Geographic Information System (GIS) data were used to calculate the distance to and density of alcohol outlets from a participant’s house, his/her school and the path between. Distance measures closest exposure, density the likely frequency of exposure. (Forsyth and Lytle, Under review). Dun and Bradstreet 2006 ( business data provided an address for any bar or store selling alcohol. Distances and density were calculated in two ways, network and straight line. Network refers to a path from the source (participant’s home, school, route) and the alcohol outlet that can be reached by someone on foot along a street network. A straight line distance refers to the straight line distance to or density of alcohol outlets from the source (participant’s home, school, route), regardless of street patterns. Using ArcGIS v.9 (ESRI, 2005), network and straight line distances were calculated from the participant’s home and school to the nearest store or bar selling alcohol. Densities or numbers of stores were also calculated in network and straight line buffer distances by dividing the total number of stores or bars selling alcohol by the land area, excluding water. Buffer distances calculated ranged from a 200 meter buffer to a 3000 meter buffer. For the purposes of this study, largely due to the suburban geography and to maximize variability, we chose to examine the 3000 meter buffers (i.e., nearly 2 miles). In addition, the youth in our sample are more mobile and may be better able to travel further from the home or school environment, therefore, the 3000 meter buffer was also chosen to reflect this potential increased exposure.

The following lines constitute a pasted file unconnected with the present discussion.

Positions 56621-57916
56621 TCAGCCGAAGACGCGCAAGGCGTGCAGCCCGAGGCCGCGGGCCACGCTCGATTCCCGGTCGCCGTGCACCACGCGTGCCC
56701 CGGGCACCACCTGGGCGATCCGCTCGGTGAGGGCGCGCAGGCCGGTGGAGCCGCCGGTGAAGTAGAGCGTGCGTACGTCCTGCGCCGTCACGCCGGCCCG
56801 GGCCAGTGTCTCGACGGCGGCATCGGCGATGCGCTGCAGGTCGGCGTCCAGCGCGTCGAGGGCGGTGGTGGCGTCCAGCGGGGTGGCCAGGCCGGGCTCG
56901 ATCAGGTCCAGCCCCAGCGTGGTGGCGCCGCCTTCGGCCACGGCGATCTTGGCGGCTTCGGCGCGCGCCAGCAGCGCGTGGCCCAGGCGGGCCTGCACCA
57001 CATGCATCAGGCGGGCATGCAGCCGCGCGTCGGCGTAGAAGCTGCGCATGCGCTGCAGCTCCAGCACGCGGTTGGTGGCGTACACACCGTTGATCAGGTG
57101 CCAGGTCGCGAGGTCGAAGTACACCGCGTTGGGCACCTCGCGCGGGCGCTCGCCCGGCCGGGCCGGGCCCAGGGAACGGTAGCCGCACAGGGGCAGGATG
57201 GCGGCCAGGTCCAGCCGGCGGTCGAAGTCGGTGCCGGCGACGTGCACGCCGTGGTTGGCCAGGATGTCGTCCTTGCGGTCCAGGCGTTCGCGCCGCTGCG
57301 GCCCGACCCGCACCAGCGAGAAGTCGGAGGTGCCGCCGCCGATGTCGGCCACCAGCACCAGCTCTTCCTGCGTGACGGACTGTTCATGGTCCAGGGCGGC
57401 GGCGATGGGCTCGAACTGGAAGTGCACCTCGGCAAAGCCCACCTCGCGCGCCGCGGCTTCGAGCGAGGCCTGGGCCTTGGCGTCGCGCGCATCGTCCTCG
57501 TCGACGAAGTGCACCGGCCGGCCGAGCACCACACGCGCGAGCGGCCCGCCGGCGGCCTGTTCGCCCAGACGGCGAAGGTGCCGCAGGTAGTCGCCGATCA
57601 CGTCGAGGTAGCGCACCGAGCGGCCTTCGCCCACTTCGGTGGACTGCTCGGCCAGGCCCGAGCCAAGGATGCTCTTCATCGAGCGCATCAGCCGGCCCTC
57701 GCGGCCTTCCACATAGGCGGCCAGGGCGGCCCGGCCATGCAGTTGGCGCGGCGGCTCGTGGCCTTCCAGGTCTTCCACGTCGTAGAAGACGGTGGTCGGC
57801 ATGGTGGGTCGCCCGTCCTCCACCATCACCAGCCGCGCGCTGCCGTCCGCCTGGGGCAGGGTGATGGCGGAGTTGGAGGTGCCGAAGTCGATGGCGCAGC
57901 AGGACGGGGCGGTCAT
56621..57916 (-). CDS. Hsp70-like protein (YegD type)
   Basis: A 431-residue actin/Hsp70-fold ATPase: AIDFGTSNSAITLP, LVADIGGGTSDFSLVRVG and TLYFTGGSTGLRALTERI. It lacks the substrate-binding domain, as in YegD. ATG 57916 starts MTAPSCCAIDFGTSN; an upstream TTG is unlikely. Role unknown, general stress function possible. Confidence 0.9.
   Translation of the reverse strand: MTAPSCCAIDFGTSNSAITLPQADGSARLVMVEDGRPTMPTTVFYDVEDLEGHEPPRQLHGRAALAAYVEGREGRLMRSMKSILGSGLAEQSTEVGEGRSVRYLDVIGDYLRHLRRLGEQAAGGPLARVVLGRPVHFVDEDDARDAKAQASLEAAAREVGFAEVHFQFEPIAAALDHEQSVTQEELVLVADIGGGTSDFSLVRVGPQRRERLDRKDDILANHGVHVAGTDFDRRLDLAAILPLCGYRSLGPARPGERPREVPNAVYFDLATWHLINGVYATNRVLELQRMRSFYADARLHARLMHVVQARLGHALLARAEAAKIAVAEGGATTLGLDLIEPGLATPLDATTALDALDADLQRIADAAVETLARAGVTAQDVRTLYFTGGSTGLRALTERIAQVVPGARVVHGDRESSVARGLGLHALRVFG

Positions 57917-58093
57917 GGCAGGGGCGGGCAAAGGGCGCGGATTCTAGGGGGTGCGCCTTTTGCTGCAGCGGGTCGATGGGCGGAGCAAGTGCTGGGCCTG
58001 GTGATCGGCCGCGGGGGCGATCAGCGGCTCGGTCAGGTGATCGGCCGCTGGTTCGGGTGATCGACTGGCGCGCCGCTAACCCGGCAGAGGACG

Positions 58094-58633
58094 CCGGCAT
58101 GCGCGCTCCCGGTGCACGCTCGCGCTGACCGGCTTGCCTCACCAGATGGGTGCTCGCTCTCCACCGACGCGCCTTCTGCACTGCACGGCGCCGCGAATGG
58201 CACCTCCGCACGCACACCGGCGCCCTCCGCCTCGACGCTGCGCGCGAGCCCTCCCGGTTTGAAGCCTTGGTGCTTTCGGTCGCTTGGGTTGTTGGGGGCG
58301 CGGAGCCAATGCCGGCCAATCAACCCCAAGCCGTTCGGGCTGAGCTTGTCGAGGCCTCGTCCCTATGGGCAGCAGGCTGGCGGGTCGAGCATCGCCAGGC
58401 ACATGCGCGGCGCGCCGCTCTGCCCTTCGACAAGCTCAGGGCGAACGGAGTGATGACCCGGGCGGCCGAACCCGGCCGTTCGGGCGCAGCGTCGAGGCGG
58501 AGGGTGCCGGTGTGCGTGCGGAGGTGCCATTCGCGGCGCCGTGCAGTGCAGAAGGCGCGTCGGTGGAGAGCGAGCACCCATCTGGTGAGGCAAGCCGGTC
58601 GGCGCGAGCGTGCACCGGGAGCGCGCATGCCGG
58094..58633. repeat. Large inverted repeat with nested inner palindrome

Students completed a questionnaire which included two questions adopted from the Monitoring the Future Study to assess alcohol use (Johnston et al., 1998). The first question asked how many times in the past month they had alcohol to drink, including beer, wine and liquor (not including sips) with response options ranging from 0 to 40 or more. The second question asked how many times in the past month they had “gotten really drunk” from drinking alcoholic beverages. Response options ranged from 0 to 10 or more times. The Institutional Review Board at the University of Minnesota approved all study methods.


Descriptive analyses of the exposure (alcohol outlets) and outcome (alcohol use) variables were conducted to determine the distribution of each of the variables. Cross-sectional linear regression analyses using PROC GLM in SAS (version 9.1) (SAS, 2005) were conducted to assess how exposure to alcohol outlets (density around home and school, distance from home and school, and density of home to school route) influenced past month alcohol use and past month drunkenness. Several covariates (gender, school grade, and parent’s highest level of education) were selected for inclusion in the models, based on previously documented associations with the exposures and outcomes of interest here and their potential role as confounders (U. S. Department of Health and Human Services, 2007, Donovan, 2007, Pemberton et al., 2008). Parent’s highest level of education represented the highest level of education for the parents who resided in the house (assessed on the parent survey). For the analyses assessing exposure to alcohol outlets around schools, additional analyses were conducted with school level covariates (% of students receiving free/reduced lunch and % White). These additional covariates did not change the final results; therefore the results from the more parsimonious models are presented here.